Support Sen. Tom McGarrigle’s options for graduation plan

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Alternative pathways to graduation, beyond the Keystone Exams

Thanks in large part to PSEA members’ advocacy, a bill giving high school seniors more options to fulfill graduation requirements has become law. 

The new state law will allow students who do not score proficient on the Keystone exams to demonstrate their readiness to graduate through alternative routes.

Gov. Tom Wolf signed the new law as Act 158 on Oct. 24 enacting Senate Bill 1095, sponsored by Sen. Tom McGarrigle.

A great step forward for both students and educators, Senate Bill 1095 will provide Pennsylvania students with additional options to fulfill high school graduation requirements beyond the high-stakes Keystone Exams. Students who do not score proficient on the Keystone Exams will be able to demonstrate their readiness to graduate through alternative routes.

Take Action

Standardized tests aren’t the only way to measure students’ abilities, and they’re certainly not the best way to do it.

That's why state Sen. Tom McGarrigle introduced Senate Bill 1095 — legislation that offers students who do not score proficient on the Keystone Exams alternative pathways to demonstrate their readiness to graduate from high school, beginning in the 2021-22 school year.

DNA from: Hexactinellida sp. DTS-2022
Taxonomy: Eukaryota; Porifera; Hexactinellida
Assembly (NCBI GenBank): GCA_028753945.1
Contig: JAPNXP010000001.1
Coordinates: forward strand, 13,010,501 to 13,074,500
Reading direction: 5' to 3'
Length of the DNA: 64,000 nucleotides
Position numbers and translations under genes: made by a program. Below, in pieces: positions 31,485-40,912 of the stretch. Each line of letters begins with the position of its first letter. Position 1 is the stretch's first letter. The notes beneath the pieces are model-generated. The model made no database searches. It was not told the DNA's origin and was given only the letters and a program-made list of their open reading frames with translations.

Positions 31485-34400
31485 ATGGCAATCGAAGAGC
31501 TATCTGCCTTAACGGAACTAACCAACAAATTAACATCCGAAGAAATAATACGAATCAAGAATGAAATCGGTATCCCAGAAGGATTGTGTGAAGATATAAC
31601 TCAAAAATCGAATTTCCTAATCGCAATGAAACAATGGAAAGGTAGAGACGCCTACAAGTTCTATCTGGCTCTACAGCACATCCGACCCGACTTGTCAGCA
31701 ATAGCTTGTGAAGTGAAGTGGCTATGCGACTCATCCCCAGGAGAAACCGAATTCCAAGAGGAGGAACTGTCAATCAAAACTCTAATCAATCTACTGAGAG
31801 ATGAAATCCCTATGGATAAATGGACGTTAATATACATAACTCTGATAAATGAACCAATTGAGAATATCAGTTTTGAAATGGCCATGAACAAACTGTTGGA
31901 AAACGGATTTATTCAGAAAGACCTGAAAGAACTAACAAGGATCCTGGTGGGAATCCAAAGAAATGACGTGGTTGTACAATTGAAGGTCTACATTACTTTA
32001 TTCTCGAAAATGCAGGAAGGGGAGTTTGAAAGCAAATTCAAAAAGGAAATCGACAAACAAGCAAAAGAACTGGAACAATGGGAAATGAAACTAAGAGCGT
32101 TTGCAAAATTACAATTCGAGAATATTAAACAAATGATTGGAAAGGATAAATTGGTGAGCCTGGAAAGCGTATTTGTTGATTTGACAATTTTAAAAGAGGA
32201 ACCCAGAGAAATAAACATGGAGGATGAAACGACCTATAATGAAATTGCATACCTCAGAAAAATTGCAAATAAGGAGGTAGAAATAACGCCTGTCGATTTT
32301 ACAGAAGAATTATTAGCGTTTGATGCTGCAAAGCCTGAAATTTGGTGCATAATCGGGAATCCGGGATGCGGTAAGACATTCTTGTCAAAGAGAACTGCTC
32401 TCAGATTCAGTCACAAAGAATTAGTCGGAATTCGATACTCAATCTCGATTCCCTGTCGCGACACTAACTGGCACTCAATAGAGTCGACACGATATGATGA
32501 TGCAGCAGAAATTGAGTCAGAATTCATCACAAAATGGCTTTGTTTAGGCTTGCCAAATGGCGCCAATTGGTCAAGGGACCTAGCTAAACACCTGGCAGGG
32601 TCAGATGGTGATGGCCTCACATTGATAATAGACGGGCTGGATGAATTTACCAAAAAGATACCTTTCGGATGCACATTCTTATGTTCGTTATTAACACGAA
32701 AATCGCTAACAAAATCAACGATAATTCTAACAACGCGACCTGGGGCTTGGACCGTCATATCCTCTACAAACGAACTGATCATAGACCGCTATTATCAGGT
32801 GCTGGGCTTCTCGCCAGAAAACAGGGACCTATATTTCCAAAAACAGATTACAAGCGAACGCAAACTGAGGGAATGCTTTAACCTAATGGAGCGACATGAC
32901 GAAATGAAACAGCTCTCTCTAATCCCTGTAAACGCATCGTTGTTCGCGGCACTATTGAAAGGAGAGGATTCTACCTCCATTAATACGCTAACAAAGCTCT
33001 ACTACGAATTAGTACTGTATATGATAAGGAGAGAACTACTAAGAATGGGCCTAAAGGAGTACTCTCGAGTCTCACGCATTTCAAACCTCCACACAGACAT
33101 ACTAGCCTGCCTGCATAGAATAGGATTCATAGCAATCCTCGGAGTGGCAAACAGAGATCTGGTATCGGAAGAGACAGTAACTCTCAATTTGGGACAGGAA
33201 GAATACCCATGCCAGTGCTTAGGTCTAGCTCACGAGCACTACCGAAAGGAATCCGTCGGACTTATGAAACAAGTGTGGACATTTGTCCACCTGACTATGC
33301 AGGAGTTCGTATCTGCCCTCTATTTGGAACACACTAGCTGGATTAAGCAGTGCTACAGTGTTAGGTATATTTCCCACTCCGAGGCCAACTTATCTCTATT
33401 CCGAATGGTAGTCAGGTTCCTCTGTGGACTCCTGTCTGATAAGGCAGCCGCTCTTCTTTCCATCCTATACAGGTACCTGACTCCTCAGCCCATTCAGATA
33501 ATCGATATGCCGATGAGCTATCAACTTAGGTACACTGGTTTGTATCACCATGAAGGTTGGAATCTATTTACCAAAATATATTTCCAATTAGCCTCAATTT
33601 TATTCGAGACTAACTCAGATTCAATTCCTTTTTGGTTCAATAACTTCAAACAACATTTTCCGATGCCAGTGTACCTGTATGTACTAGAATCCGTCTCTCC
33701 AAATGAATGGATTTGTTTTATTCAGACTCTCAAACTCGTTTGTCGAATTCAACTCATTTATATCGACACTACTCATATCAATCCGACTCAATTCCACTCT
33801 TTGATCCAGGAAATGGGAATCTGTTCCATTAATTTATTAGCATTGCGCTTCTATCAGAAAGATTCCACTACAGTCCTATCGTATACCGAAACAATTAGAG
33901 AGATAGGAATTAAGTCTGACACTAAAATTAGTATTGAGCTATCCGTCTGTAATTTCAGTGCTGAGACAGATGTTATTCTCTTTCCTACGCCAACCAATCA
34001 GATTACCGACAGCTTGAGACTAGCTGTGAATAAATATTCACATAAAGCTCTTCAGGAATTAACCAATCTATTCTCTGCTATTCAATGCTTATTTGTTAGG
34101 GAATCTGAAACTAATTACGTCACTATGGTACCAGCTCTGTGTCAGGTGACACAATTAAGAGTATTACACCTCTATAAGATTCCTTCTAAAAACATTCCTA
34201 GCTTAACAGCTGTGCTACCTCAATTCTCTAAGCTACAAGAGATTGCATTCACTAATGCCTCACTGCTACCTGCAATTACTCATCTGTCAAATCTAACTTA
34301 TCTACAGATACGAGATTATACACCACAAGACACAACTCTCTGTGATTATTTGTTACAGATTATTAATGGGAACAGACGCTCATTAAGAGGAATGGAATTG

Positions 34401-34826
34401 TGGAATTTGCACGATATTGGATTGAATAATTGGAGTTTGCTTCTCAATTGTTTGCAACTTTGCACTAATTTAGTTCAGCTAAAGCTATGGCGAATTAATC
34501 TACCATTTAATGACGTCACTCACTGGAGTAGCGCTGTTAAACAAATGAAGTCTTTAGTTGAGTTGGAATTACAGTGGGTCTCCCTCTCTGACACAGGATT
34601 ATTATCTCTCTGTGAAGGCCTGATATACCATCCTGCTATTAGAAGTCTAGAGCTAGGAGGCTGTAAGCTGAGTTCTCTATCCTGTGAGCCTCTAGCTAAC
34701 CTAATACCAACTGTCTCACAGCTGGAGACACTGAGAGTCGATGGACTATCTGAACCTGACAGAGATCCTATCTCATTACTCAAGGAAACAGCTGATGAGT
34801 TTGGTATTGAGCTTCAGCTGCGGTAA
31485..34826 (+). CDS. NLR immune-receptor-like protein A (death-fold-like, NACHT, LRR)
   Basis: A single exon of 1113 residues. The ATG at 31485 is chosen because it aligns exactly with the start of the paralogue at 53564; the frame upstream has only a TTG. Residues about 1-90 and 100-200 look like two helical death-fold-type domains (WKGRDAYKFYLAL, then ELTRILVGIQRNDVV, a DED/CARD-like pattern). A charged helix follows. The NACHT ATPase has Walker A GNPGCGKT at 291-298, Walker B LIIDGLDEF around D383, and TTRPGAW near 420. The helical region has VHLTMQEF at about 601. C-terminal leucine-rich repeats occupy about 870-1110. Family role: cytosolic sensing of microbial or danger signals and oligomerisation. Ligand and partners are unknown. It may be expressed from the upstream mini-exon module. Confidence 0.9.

Here is what you need to know about Senate Bill 1095:

  • The Keystone Exam graduation requirement has been delayed until the 2019-20 school year.
      
  • The alternate graduation options in Senate Bill 1095 would take effect when the Keystone Exam delay expires.
      
  • Senate Bill 1095 would give school districts commonsense options for assessing student performance that don’t rely as heavily on standardized tests.

Take a moment to urge your state lawmakers to support Senate Bill 1095.

  • Enter your mailing address in the form and click "Start Writing" to get started.
     
  • Feel free to adapt the sample email message to make it personal to you.
     
  • Please do not use your school district email address to email state legislators. PSEA advises members not to send messages during instructional time, and comply with your school district's policies.

Video: PSEA VP Rich Askey on Senate Bill 1095

No single standardized test should overshadow a student's academic record of accomplishments, said PSEA Vice President Rich Askey in a recent video, discussing Senate Bill 1095.